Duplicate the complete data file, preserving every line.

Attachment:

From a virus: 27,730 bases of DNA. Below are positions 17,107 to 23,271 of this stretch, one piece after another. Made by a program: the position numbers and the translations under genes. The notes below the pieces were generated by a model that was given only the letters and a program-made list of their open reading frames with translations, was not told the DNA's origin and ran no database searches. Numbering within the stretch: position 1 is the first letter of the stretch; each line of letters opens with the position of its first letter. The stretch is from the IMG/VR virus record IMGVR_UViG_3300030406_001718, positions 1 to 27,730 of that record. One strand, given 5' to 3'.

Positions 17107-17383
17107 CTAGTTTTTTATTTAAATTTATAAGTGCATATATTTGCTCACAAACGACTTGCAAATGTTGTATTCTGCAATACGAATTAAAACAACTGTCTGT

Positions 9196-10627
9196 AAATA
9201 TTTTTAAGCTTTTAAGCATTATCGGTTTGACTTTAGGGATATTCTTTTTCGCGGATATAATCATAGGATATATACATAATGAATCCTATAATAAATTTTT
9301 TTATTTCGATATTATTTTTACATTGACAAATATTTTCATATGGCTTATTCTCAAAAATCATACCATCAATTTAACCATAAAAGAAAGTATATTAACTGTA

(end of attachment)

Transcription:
From a virus: 27,730 bases of DNA. Below are positions 17,107 to 23,271 of this stretch, one piece after another. Made by a program: the position numbers and the translations under genes. The notes below the pieces were generated by a model that was given only the letters and a program-made list of their open reading frames with translations, was not told the DNA's origin and ran no database searches. Numbering within the stretch: position 1 is the first letter of the stretch; each line of letters opens with the position of its first letter. The stretch is from the IMG/VR virus record IMGVR_UViG_3300030406_001718, positions 1 to 27,730 of that record. One strand, given 5' to 3'.

Positions 17107-17383
17107 CTAGTTTTTTATTTAAATTTATAAGTGCATATATTTGCTCACAAACGACTTGCAAATGTTGTATTCTGCAATACGAATTAAAACAACTGTCTGT

Positions 9196-10627
9196 AAATA
9201 TTTTTAAGCTTTTAAGCATTATCGGTTTGACTTTAGGGATATTCTTTTTCGCGGATATAATCATAGGATATATACATAATGAATCCTATAATAAATTTTT
9301 TTATTTCGATATTATTTTTACATTGACAAATATTTTCATATGGCTTATTCTCAAAAATCATACCATCAATTTAACCATAAAAGAAAGTATATTAACTGTA